Hulking through the frame in his plaid lumberjack shirt and wild, unkempt hair, Jamie embodies a kind of toxic, performative masculinity that he alternately exhibits and defies, at one point dressing up in drag on his stag night to beat his prankster friends to the punch.
Ultimately, he wants to leave, taking his bride-to-be Krista (newcomer Ursula Calder) away from her home and family, feeling misunderstood by everyone around him, even his sister Chicky (Goon’s Amy Groening) who’s feeling a similar push-and-pull.
“I knew a lot of Jamies, and there are people in my family who are Jamies in some sense, and I felt like I really knew him early on,” says Olson, who points out parallels between the film’s emotional devastation and its ties to the environmental toll that feeds its characters families while simultaneously destroying their souls.
“It’s an interesting time to release a film like this right now, when we’re going through this pandemic, but we’re slowly becoming more and more aware of our environment,” says Olson. “And even being locked in our homes for this period of time, it makes us even more aware.
“One of the things I find really interesting about the story that Catherine wrote, in my experience, is that the forestry industry itself is so two-fold. There’s selective logging, which is actually really healthy for the environment, for the growth of forests, and then there’s the dark side, which is the clearcutting that we depict in the film.”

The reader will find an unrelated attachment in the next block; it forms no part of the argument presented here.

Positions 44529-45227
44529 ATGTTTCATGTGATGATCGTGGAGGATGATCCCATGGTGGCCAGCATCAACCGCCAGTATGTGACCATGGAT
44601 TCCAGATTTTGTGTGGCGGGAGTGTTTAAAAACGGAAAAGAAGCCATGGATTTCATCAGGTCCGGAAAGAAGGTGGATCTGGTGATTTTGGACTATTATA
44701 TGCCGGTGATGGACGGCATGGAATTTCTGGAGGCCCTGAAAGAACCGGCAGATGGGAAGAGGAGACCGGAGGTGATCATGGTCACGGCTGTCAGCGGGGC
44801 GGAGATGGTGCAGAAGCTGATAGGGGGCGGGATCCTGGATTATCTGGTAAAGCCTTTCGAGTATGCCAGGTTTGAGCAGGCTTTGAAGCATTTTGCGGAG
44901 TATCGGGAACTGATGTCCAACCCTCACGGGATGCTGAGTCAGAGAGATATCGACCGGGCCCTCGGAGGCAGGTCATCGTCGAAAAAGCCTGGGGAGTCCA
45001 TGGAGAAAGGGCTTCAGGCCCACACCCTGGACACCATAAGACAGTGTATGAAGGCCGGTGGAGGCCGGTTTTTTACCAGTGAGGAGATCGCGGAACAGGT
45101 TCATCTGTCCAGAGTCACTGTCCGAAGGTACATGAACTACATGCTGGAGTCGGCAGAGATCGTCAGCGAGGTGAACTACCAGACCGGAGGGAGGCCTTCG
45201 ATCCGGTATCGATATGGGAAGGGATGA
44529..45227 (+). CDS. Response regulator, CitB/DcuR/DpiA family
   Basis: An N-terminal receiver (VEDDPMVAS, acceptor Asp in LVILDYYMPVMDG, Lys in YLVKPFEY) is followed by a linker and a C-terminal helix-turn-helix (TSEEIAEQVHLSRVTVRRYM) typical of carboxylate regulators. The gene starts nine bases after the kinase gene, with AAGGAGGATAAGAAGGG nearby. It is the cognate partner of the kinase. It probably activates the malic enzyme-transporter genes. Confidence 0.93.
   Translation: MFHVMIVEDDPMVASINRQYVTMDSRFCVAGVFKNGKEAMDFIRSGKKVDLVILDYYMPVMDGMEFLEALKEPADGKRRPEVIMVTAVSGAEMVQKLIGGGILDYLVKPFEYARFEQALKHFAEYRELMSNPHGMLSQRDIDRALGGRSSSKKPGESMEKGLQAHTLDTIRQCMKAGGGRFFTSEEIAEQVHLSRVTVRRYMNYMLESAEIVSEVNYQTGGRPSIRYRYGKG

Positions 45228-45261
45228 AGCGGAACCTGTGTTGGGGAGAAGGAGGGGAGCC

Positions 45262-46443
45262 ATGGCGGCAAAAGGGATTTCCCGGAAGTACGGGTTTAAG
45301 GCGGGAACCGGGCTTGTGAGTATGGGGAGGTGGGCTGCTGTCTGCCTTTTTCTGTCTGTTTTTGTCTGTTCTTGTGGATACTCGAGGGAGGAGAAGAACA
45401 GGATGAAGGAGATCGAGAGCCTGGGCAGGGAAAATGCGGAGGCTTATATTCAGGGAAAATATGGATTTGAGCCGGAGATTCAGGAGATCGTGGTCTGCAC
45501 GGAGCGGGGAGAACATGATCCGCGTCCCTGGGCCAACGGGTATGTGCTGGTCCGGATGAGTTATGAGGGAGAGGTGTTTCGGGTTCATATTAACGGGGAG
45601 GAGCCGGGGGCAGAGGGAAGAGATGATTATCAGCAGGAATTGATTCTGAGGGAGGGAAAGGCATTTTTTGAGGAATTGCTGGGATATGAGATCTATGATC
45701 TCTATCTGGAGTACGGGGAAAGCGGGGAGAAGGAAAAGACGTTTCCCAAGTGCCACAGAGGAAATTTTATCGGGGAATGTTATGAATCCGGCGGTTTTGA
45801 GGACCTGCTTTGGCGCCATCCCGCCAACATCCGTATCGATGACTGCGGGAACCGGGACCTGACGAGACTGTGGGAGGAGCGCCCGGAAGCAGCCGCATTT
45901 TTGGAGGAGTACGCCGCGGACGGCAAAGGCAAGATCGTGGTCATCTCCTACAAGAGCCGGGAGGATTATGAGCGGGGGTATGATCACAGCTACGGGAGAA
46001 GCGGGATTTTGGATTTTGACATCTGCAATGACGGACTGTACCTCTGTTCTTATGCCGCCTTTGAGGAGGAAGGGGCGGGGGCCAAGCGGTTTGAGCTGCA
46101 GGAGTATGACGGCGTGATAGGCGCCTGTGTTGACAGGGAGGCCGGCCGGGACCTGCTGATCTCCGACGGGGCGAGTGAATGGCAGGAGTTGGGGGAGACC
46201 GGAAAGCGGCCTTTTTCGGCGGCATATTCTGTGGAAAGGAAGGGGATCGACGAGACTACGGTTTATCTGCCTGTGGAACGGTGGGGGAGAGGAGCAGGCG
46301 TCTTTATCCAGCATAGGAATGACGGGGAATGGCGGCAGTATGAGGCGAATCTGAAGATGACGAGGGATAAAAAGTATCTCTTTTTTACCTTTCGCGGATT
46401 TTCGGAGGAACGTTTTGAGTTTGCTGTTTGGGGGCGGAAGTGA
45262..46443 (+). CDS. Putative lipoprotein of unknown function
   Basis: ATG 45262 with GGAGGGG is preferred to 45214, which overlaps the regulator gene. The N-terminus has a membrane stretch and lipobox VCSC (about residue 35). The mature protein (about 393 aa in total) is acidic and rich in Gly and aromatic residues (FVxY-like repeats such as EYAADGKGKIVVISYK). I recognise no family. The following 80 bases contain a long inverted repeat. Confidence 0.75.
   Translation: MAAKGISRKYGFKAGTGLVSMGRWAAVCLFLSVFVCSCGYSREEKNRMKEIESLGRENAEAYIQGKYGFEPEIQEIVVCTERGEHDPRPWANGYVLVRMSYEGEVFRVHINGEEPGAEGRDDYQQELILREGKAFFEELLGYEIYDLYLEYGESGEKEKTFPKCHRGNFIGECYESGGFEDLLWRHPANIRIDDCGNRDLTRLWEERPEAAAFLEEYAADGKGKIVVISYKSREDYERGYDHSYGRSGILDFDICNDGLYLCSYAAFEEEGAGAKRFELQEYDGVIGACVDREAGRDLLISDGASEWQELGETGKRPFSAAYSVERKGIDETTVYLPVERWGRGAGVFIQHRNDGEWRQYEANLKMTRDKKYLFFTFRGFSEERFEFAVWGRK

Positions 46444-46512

Constant collaboration keeps Olson busy
After writing, directing and appearing in 10 short films in the past five years — and co-writing and co-starring in partner Koumbie’s microbudgeted 2016 feature Ariyah & Tristan’s Inevitable Breakup — Olson brings the same collaborative spirit to Bone Cage. He’s also continuing on to another Koumbie-directed team effort Bystanders and his second feature, an “autobiographical cringe comedy” about eating disorders called Look at Me, loosely based on his play Heavy.
Olson says Look at Me will be a similar microbudgeted project to Bone Cage, which was selected for the Telefilm Canada/Talent Fund Talent-to-Watch Program in 2018. After making so many short films out of his own pocket, he’s learned to be creative with funding and finding ingenious ways to stage scenes like Bone Cage’s fistfight and car crash.
Like so many filmmakers before him, he’s figured out a key ingredient to any successful film: preparation.
“I wanted to make sure that when I showed up on set, I’d know how the film looked from beginning to end, every shot and cut in my head beforehand, and I knew the script almost word-for-word.
“The thing I loved about making this film was the collaboration process. Here I got to work with people who are way smarter than me, are way better at all their jobs than I could understand. It’s incredible to be lifted up by other people to bring your vision to life. Everybody bought in, and we could just work together to go for that vision.”
FIN Stream runs from Thursday through Friday, Sept. 24, with the closing night gala, Thomas Vinterberg’s Another Round (Druk) available to stream until 7 p.m. on Sept. 25. For a complete rundown of gala presentations, special presentations, features and short film programs, and to buy tickets and passes, visit finfestival.ca for the complete program guide and box office.